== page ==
THERE is an apparent reason to be happy that four Philippine universities have made it to the Times Higher Education World University Rankings. Ateneo de Manila University landed 351-400, the University of the Philippines 801-1000, De La Salle University 1201-1500, and Mapua University 1501+.

I would like to parenthetically remark that this sort of honor bestowed on our universities should not be taken as a definitive conclusion that implies that other schools are not good. In the end, I always believe that whether here or abroad no school or university has the monopoly on academic excellence.

While some are proud that their university has made it to the higher realm of global academic indexing, the sad reality is some if not many universities and schools in the Philippines have remained “self-referential” in their claims to quality education. I have remarked several times elsewhere that it is ironic that in our country almost all schools claim to offer quality education. But it seems that our “global competitiveness” is known only within our echo chambers.

In 2020, I made an observation that although it is good news to see a few of our universities “getting into the field of global competition” nevertheless they do not represent the entirety (not even a significant fraction) of the state of Philippine education. This was an observation that I made after some Philippine universities made it to the QS 2021 ranking.

We need to admit that even up to now, the quality of our educational system in general and public education, in particular, needs a lot of improvement. It may be said therefore that the four universities that have made it to the World University Rankings are more exceptions rather than general representations of the Philippine academia.

There are many areas to work on if indeed we would like our educational system to improve. Much must be done with our budget for education to attract our own teachers to stay in the country. In fact, this issue on the budget for education does not just affect public schools but also private schools, both basic and higher, that are not widely supported by the government.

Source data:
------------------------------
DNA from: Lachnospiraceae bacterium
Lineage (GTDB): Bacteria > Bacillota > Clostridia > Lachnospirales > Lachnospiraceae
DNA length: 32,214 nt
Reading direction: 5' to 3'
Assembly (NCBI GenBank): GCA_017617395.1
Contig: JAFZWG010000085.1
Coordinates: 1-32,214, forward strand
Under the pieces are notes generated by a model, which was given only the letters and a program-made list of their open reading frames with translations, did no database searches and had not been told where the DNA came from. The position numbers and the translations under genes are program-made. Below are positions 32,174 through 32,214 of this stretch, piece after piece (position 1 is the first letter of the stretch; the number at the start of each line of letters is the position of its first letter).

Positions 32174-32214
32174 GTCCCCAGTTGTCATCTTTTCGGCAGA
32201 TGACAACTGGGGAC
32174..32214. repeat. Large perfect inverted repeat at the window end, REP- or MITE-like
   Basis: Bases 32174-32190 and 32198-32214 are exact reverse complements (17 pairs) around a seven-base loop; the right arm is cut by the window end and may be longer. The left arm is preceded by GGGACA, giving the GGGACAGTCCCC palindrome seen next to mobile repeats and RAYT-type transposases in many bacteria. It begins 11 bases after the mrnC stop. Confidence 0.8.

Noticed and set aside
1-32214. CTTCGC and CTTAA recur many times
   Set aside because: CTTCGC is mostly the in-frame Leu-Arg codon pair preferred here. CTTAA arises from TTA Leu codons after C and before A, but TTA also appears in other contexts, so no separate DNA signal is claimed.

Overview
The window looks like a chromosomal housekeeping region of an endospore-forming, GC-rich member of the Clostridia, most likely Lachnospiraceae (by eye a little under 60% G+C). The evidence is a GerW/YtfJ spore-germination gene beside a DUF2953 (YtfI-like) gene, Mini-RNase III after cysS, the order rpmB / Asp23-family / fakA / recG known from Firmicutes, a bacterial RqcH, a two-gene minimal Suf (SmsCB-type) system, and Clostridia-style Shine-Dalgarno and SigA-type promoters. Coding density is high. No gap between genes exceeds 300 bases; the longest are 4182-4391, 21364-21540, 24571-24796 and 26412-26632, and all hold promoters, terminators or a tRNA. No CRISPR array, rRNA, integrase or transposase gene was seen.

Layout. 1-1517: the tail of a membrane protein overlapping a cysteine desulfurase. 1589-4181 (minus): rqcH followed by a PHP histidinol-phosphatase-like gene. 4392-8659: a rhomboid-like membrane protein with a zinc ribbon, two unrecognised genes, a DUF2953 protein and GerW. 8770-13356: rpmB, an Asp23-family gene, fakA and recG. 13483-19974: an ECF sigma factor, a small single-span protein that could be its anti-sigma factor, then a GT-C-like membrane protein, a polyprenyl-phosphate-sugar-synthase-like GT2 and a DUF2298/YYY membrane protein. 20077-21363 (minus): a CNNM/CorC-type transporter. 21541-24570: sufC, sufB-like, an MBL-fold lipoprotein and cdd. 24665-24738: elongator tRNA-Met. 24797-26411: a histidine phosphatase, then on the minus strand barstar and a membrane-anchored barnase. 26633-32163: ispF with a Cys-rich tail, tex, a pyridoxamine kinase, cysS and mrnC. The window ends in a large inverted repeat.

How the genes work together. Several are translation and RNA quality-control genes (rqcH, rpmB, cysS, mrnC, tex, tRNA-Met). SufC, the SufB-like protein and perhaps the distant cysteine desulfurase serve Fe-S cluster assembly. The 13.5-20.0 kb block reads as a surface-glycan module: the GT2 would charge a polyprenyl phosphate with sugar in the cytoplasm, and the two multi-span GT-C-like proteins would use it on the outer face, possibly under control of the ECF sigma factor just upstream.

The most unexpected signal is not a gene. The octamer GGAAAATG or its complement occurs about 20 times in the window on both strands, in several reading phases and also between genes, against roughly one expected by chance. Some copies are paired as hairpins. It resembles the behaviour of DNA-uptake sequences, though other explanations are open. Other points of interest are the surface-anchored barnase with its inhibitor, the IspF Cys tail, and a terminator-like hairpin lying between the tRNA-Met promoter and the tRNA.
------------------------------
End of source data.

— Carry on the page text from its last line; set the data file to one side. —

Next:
Going back to the issue of teachers leaving the country, our government must be wary of all these departures of teachers. At some point in our recent history, we lost good healthcare professionals and engineers to North America and the Middle East. Now, we are willingly exporting our own teachers. I really do not know how the Philippine government will address this issue. I am no professional economist and matters like this are not within the area of my competence. But I would like to believe that these departures of teachers are largely facilitated by our own labor export policy.

Meaning to say, people are not just leaving the Philippines because they want to or because there are opportunities abroad. Facilitating this are our own overseas employment policies and the very limitations in our labor sector. Our own workers are exported as cheap labor in exchange for the dollar remittances that we need to make our economy float.

Beyond our normal reaction of being happy for the four universities, my honest opinion is the rankings will not mean anything to most Filipinos if only around ten thousand students enjoy the benefit and the prestige of their school. Quality education for the Filipino people requires that everyone in the academic sector go beyond their domestic rivalries and petty academic competitions.

We need to think and toil harder to make Philippine education genuinely beneficial to all Filipinos, especially our children who will be left to fight for themselves in the future.